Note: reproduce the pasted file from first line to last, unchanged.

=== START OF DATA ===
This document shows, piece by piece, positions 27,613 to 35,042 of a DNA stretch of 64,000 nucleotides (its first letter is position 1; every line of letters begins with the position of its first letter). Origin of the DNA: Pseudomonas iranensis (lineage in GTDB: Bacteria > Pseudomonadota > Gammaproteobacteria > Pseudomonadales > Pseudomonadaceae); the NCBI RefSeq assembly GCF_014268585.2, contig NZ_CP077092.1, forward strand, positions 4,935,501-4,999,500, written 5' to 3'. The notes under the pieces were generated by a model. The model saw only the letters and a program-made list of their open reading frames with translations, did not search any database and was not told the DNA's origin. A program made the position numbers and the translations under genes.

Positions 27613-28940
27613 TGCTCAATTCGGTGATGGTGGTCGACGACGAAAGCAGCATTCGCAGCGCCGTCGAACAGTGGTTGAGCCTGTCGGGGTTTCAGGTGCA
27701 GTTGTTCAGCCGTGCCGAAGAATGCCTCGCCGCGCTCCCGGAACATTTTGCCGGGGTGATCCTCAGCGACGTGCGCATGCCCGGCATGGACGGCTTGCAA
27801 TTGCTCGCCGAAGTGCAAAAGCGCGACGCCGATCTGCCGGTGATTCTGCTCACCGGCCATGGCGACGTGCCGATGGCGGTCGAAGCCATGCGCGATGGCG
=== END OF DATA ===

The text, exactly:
This document shows, piece by piece, positions 27,613 to 35,042 of a DNA stretch of 64,000 nucleotides (its first letter is position 1; every line of letters begins with the position of its first letter). Origin of the DNA: Pseudomonas iranensis (lineage in GTDB: Bacteria > Pseudomonadota > Gammaproteobacteria > Pseudomonadales > Pseudomonadaceae); the NCBI RefSeq assembly GCF_014268585.2, contig NZ_CP077092.1, forward strand, positions 4,935,501-4,999,500, written 5' to 3'. The notes under the pieces were generated by a model. The model saw only the letters and a program-made list of their open reading frames with translations, did not search any database and was not told the DNA's origin. A program made the position numbers and the translations under genes.

Positions 27613-28940
27613 TGCTCAATTCGGTGATGGTGGTCGACGACGAAAGCAGCATTCGCAGCGCCGTCGAACAGTGGTTGAGCCTGTCGGGGTTTCAGGTGCA
27701 GTTGTTCAGCCGTGCCGAAGAATGCCTCGCCGCGCTCCCGGAACATTTTGCCGGGGTGATCCTCAGCGACGTGCGCATGCCCGGCATGGACGGCTTGCAA
27801 TTGCTCGCCGAAGTGCAAAAGCGCGACGCCGATCTGCCGGTGATTCTGCTCACCGGCCATGGCGACGTGCCGATGGCGGTCGAAGCCATGCGCGATGGCG